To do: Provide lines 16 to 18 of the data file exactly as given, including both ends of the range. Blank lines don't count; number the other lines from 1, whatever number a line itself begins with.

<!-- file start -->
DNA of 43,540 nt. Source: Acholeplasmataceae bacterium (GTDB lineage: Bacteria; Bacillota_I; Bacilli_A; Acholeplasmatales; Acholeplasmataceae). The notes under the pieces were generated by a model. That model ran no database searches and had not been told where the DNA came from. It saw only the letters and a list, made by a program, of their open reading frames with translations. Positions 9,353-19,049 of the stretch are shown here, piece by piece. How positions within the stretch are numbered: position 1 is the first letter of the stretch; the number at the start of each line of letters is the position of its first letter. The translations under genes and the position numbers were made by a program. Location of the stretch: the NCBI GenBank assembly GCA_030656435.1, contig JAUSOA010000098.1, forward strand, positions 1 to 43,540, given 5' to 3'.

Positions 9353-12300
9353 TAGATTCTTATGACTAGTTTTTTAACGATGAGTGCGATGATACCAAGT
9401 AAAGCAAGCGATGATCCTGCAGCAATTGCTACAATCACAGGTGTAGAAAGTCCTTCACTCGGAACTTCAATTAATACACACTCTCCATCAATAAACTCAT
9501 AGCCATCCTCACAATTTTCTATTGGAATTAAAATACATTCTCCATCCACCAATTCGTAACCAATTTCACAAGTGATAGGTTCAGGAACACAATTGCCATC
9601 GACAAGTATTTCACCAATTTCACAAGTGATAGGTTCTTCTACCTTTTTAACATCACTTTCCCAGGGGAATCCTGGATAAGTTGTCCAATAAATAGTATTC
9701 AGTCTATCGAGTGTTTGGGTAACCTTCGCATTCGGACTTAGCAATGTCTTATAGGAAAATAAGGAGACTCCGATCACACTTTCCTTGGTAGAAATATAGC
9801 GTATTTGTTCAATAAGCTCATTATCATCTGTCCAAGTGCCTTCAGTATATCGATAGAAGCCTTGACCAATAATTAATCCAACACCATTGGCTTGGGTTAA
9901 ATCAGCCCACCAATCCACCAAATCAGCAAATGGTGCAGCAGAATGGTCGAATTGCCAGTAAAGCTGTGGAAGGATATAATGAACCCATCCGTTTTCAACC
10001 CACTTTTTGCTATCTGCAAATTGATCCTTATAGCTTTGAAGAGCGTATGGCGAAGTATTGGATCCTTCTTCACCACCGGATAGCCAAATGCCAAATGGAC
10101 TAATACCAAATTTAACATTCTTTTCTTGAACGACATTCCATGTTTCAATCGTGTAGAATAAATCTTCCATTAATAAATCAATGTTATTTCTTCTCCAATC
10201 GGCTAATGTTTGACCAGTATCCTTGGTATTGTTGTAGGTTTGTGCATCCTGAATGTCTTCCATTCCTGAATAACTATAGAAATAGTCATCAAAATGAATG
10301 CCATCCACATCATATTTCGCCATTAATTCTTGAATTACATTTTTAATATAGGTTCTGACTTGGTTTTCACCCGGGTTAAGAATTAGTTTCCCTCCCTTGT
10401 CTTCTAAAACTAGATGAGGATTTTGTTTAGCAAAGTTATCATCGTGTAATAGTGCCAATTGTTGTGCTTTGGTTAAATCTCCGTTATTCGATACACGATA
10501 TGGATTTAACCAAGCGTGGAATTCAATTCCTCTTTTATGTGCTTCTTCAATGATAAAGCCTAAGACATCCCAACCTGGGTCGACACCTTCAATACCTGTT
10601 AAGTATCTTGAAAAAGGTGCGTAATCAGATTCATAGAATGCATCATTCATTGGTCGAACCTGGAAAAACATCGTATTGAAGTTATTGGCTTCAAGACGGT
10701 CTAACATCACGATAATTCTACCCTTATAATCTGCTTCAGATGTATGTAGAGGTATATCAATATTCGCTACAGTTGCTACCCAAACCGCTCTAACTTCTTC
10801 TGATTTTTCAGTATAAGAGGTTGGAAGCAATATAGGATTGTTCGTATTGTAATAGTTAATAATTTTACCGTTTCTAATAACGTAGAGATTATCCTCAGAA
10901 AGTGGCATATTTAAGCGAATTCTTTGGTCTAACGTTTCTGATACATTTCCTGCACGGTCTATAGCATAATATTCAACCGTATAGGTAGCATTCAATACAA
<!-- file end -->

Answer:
10601 AAGTATCTTGAAAAAGGTGCGTAATCAGATTCATAGAATGCATCATTCATTGGTCGAACCTGGAAAAACATCGTATTGAAGTTATTGGCTTCAAGACGGT
10701 CTAACATCACGATAATTCTACCCTTATAATCTGCTTCAGATGTATGTAGAGGTATATCAATATTCGCTACAGTTGCTACCCAAACCGCTCTAACTTCTTC
10801 TGATTTTTCAGTATAAGAGGTTGGAAGCAATATAGGATTGTTCGTATTGTAATAGTTAATAATTTTACCGTTTCTAATAACGTAGAGATTATCCTCAGAA